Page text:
Developing the 'heads and feet' of the next generation of Project Managers

Research output: Chapter in Book/Report/Conference proceedingConference PaperResearch

Abstract

This paper will propose a framework for the development of the next generation of project managers based on research conducted with senior project managers in Australia. These experienced project managers, from public and private organizations, suggest they acquired related knowledge through non-project management qualifications, developing their ‘head’. More importantly, according to the project managers, was acquiring knowledge from practical on-the-job experiences. In most cases, the development of the project managers’ capability was more likely to come from trusted ad hoc mentors. A combination of reasoned and experiential knowledge acquisition was informally integrated into the workplace by the experienced project managers. This integration resulted in the creation of project management capability, which was at times accidental. More deliberate ways of acquiring and converting project management knowledge included storytelling, reflection, and the establishment of informal communities of practice. These settings facilitated the conversion of tacit knowledge to explicit knowledge, and were found to be most successful when employers supported the development of project managers and their teams.This research also shows that the views of experienced project managers can be problematic for professional associations. Research pointed to a gap where these project managers were not inclined to join a professional association to acquire project management knowledge as they did not see value in participating in forums targeting less experienced practitioners. The gap between these two groups of project managers may be reduced through thoughtful,integrated, and relevant programs to engage and develop the next generation, from their‘heads’ to their ‘feet’.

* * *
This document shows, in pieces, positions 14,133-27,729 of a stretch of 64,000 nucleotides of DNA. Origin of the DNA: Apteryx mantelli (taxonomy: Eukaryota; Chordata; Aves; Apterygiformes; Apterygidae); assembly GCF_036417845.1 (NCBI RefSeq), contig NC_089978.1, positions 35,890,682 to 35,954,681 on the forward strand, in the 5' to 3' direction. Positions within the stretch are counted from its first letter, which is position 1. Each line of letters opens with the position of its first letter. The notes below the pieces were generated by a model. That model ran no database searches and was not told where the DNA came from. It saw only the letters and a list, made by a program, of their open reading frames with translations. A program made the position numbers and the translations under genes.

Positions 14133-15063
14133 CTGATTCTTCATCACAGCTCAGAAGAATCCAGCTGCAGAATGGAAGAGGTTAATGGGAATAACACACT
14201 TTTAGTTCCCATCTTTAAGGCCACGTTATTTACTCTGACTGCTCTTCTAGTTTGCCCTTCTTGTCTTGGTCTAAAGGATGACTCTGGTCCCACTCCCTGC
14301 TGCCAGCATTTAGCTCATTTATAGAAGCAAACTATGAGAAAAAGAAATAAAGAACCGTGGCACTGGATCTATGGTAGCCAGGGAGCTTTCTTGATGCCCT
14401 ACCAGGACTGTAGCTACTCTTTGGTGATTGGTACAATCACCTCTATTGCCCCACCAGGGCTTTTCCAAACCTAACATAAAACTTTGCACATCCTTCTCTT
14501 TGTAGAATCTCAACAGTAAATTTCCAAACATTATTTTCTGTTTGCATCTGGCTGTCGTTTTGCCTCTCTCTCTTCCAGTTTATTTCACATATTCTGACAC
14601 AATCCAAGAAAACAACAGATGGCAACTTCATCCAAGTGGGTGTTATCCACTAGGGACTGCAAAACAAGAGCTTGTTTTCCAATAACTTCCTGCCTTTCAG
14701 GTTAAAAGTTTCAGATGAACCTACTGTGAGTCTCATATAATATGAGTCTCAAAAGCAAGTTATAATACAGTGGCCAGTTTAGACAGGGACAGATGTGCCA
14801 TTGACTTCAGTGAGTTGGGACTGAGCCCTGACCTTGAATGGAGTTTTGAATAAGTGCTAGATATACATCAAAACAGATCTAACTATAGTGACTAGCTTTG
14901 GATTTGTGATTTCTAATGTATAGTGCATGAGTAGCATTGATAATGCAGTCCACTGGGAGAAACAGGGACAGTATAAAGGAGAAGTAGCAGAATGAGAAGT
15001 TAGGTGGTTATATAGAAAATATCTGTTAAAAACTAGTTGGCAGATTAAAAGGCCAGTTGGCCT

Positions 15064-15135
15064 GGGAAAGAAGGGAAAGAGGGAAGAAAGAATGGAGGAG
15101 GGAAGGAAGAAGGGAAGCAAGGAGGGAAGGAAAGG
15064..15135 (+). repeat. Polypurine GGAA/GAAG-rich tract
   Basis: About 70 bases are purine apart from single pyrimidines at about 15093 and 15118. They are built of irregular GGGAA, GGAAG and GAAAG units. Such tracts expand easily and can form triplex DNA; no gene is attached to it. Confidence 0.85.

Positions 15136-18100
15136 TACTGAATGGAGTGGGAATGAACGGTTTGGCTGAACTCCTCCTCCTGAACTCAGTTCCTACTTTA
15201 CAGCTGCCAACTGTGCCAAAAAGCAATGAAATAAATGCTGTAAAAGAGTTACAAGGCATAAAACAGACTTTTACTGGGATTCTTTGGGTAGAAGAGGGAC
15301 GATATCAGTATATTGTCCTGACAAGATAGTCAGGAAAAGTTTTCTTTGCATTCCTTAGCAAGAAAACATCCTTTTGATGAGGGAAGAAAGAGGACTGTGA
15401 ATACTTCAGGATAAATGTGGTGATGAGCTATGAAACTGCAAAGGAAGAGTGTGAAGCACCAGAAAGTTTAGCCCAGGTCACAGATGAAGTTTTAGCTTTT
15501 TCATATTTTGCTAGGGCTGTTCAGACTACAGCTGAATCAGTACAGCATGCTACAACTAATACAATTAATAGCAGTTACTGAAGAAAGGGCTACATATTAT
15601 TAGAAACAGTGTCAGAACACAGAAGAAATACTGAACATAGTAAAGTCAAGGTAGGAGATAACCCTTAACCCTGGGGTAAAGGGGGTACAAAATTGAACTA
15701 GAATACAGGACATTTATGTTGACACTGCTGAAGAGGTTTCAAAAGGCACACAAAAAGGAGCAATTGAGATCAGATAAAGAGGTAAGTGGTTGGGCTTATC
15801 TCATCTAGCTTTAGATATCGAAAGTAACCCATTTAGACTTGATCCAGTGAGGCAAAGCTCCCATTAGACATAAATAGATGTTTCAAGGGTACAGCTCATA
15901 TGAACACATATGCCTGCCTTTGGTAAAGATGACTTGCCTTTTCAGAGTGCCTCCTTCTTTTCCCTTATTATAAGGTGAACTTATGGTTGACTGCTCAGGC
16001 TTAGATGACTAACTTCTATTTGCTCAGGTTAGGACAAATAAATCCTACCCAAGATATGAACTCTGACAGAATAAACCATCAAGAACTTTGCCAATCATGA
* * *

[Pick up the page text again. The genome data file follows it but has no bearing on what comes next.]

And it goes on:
Original languageEnglish
Title of host publicationProceedings of the Australian Institute of Project Management
Subtitle of host publication2015 National Conference
EditorsLeh Simonelli
Place of PublicationSydney NSW Australia
PublisherAustralian Institute of Project Management
Pages12-27
Number of pages16
ISBN (Electronic)9780646937014
Publication statusPublished - 2015
Externally publishedYes
EventAustralian Institute of Project Management National Conference 2015 - Hobart, Australia
Duration: 11 Oct 201514 Oct 2015
https://www.aipm.com.au/events/national-conference

Conference

ConferenceAustralian Institute of Project Management National Conference 2015
CountryAustralia
CityHobart
Period11/10/1514/10/15
Internet address

Cite this

Algeo, C. (2015). Developing the 'heads and feet' of the next generation of Project Managers. In L. Simonelli (Ed.), Proceedings of the Australian Institute of Project Management : 2015 National Conference (pp. 12-27). Sydney NSW Australia: Australian Institute of Project Management .